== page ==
Why Collecting Long and Short Distance Within National Travel Surveys?



Why Collecting Long and Short Distance Within National Travel Surveys?

Authors

J Armoogum, IFSTTAR

Description

The aim of this paper is two fold: first is to give some answer on how to
capture long distance mobility. Second is to describe the methodology we
developed to estimate the global individual annual mobility, according to
these data.

Abstract

Nationals travel surveys are generally design to give a picture of mobility at
the country level. It is the data source providing the most transverse and
consistent overview of mobility, whatever the modes and the transport
situations of people living in the country. For instance, the aim of the
French National Travel survey is the description of short and long distance
trips made by households living in France, as well as their access to (and use
of) public and private transport means. For achieving this goal, various data
collection methodologies have been proposed in recent decades in different
national contexts.

Generally, National travel surveys (NTS) combine different survey instruments
to measure different types of mobility. For daily mobility, a description of
the mobility done the day before the interview is asked. For long distance
journeys, the period under review is longer (it could from one month to three
months) to capture some journeys. One of the problem is that long distance
trip is very unevenly distributed in the population (e.g. 47% of individuals
made no trip over 100 km during at least 3 months before the interview,
according to the last National Travel Survey conducted in France).

It is of great interest to have the “real picture” of the mobility i.e. to
analyze short and long distance mobility together in a global treatment,
notably to elaborate exhaustive environmental assessments (CO2 and pollutant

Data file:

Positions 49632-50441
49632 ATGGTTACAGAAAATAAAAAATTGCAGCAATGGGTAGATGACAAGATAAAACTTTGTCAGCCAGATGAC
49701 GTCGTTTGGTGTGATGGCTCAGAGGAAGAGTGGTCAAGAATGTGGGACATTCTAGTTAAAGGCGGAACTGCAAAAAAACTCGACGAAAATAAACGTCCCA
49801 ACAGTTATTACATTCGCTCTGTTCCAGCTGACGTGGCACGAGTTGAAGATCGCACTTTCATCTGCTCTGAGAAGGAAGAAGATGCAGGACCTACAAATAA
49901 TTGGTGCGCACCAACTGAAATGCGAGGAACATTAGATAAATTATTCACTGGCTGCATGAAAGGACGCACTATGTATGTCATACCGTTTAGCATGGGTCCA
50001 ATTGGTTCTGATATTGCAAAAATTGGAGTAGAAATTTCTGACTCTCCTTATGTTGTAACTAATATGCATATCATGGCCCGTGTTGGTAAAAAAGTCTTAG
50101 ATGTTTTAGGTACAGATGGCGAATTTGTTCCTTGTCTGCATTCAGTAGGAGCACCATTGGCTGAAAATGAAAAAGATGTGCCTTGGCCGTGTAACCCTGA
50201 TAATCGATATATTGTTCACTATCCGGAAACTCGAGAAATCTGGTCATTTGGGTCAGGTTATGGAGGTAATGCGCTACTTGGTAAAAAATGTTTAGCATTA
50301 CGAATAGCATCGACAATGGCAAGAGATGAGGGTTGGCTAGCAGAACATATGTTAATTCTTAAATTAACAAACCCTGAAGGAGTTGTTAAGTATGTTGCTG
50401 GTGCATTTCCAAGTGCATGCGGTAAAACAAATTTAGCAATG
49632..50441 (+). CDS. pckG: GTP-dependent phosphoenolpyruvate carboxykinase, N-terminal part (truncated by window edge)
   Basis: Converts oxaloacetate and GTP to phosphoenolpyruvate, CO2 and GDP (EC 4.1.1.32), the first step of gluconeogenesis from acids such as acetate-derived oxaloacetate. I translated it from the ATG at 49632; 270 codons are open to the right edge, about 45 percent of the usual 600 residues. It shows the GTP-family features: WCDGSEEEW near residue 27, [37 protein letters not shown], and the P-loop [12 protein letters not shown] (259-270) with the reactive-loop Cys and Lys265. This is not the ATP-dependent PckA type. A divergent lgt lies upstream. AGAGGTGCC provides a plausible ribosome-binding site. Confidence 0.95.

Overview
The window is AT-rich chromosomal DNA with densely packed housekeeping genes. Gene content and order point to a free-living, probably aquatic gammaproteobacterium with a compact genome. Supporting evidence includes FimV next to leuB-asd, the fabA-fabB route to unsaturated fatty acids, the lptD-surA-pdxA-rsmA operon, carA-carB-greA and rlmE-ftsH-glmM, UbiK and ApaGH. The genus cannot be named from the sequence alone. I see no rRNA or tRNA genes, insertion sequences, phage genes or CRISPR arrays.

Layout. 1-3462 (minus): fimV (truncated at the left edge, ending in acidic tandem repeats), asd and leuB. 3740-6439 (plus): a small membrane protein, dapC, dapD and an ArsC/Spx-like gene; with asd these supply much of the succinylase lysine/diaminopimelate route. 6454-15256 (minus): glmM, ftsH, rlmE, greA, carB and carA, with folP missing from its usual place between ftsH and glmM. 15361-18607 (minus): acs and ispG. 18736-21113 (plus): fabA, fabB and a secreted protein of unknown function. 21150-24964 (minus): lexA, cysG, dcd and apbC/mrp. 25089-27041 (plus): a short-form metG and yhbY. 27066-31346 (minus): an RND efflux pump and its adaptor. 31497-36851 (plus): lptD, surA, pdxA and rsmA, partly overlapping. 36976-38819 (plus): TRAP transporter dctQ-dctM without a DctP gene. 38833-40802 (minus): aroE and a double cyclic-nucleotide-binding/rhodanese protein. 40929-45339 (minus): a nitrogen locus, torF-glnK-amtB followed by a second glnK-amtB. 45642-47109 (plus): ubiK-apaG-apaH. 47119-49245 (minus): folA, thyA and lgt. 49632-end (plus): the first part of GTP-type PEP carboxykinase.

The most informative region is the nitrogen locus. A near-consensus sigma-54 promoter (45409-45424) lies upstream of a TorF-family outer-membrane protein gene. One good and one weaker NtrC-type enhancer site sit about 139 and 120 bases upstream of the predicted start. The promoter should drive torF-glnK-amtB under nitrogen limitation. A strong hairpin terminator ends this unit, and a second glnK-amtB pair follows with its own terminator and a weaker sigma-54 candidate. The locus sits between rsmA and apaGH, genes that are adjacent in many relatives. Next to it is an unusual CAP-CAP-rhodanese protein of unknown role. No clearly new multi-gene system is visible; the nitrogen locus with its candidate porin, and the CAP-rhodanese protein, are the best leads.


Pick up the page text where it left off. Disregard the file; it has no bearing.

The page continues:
emissions). For example in France, the mobility of a typical day (which is
considered as the “average” day) could be considered to be the local
mobility (trips described on one day only) measured on the day before. But, if
we consider the distance covered, the “real” local mobility represents
only 63% of the reality.

The aim of this paper is two folds, first is to give some answer on how to
capture long distance mobility with a discussion on sampling strategies,
Association for
European Transport ABSTRACT
Copyright, 2016. Association for European Transport. All rights reserved. Page 2
length of the periods under review and way to cope recall effect. Second is to
describe the methodology we developed to estimate the global individual annual
mobility, according to these data. This method depends on two different survey
instruments, where not the same days were described and where not the same
periods were covered. Therefore, we use a data fusion methodology to simulate
the overall mobility in France, balance which is essential to assess
exhaustive impacts in terms of energy consumption, pollutant emissions as well
as CO2 emissions.

Publisher

Association for European Transport